Microsoft: IBM masterminded OOXML failure

Microsoft: IBM masterminded OOXML failure

Summary: The software giant has accused IBM of leading attempts to block the ISO ratification of OOXML 'to harm Microsoft's profit stream'

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TOPICS: Apps
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Microsoft executives have accused IBM of single-handedly leading an effort to block the software giant from having its Office Open XML standard approved by the International Organization for Standardization.

After initially being rejected by the International Organization for Standardization (ISO) in September 2007, Microsoft has a second chance for its next-generation document format to become an international standard in February at a ballot resolution meeting in Geneva.

While criticism of Microsoft's efforts to promote the standard has come from a variety of quarters, Microsoft's senior director of XML technology, Jean Paoli, accused IBM of masterminding the attack.

"Let's be very clear," Paoli said. "It has been fostered by a single company — IBM. If it was not for IBM, it would have been business as usual for this standard."

As a member of European standards group Ecma, IBM voted against the approval of Office Open XML (OOXML) as an Ecma standard. Microsoft claims its competitor has since opted for more covert tactics to influence the ISO vote.

Nicos Tsilas, senior director of interoperability and IP policy at Microsoft, said that IBM and the likes of the Free Software Foundation have been lobbying governments to mandate the rival OpenDocument Format (ODF) standard to the exclusion of any other format.

"They have made this a religious and highly political debate," Tsilas said. "They are doing this because it is advancing their business model. Over 50 percent of IBM's revenues come from consulting services."

A growing proportion of those revenues are being derived from the support of open-source software, Tsilas said.

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Debate over the legitimacy of the standard has been framed by a battle over two opposing philosophies on how IT goods and services are best provided to users.

On the one side is the proprietary-software model championed by Microsoft, in which the customer buys a licence in the hope that they won't require services to implement the solution. The other, the open-source software model, sees software developers give away their intellectual property for free and aim to profit instead from consulting services.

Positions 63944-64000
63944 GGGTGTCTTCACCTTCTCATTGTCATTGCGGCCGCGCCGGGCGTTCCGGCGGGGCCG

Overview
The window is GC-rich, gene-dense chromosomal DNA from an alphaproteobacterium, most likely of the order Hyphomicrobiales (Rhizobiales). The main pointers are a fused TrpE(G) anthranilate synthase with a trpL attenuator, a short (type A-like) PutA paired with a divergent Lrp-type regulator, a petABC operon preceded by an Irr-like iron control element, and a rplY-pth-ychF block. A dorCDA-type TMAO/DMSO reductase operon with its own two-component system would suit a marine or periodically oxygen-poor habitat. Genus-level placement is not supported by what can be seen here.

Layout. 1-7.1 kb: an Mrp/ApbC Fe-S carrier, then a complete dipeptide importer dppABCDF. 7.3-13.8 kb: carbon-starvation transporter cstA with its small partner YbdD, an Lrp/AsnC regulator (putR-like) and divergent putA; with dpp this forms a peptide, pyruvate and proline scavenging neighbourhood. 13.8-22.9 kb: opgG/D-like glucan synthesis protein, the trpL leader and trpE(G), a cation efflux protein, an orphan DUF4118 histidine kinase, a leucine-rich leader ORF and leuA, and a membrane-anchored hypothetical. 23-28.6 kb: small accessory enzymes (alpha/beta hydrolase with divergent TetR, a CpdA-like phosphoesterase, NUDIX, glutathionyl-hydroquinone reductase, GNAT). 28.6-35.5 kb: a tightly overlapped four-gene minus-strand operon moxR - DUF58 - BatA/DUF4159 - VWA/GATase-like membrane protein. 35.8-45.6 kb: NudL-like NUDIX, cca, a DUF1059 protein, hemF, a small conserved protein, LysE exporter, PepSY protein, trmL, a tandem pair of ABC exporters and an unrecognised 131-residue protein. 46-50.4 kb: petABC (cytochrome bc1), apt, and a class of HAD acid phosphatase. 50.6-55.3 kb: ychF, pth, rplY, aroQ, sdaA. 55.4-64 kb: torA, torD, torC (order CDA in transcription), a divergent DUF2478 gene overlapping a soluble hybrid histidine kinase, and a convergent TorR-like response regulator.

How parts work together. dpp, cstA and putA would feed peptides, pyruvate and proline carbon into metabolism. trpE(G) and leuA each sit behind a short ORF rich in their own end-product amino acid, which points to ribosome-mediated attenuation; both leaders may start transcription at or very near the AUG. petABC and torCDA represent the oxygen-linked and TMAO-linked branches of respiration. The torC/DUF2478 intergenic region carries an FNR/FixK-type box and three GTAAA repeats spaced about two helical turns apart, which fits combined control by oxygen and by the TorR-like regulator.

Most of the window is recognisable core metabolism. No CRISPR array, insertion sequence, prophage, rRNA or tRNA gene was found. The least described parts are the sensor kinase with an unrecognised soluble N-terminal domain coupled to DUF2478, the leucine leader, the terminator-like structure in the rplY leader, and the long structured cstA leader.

"IBM have asked governments to have an open-source, exclusive purchasing policy," Tsilas said. "Our competitors have targeted this one product — mandating one document format over others to harm Microsoft's profit stream."

"It's a new way to compete," Tsilas said. "They are using government intervention as a way to compete. It's competing through regulation, because you couldn't compete technically."

Paoli said that Microsoft has never been an aggressor in the standards world and did not mobilise against Sun and IBM when they proposed ODF.

"We did not go and block it," Paoli said. "When it was voted as an ANSI [a standard of the American National Standards Institute] in the US, we voted 'yes'. There is absolutely no parallel between what Microsoft did in the standardisation process for ODF and what IBM is doing now," he said.

Brett Winterford travelled to Redmond as a guest of Microsoft.

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19 comments
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  • Is OOXML actually open?

    I dont know if reading this correct, but from what i have read (Deffinately no expert, so please dont flame me to much) OOXML has certain parts of it that are hidden\ protected so that other office type applications can not read it correctly? so theirfore it is not a true open standard? Please do let me know if I am wrong or misunderstand somthing.
    Wolfie78
  • Want a little cheese with that WHINE?

    Microsoft has a standard way of "doing business". Watch what others are doing, wait to see what is interesting/useful/successful, copy that and find a way to get their foot in the door, then use their size and weight to stomp the life out of any and all other competitors until they are either out of business, or at least out of that market. This time, at least so far, the plan isn't working so they are desperately looking for someone to blame.
    j.a.watson1
  • If it was not for IBM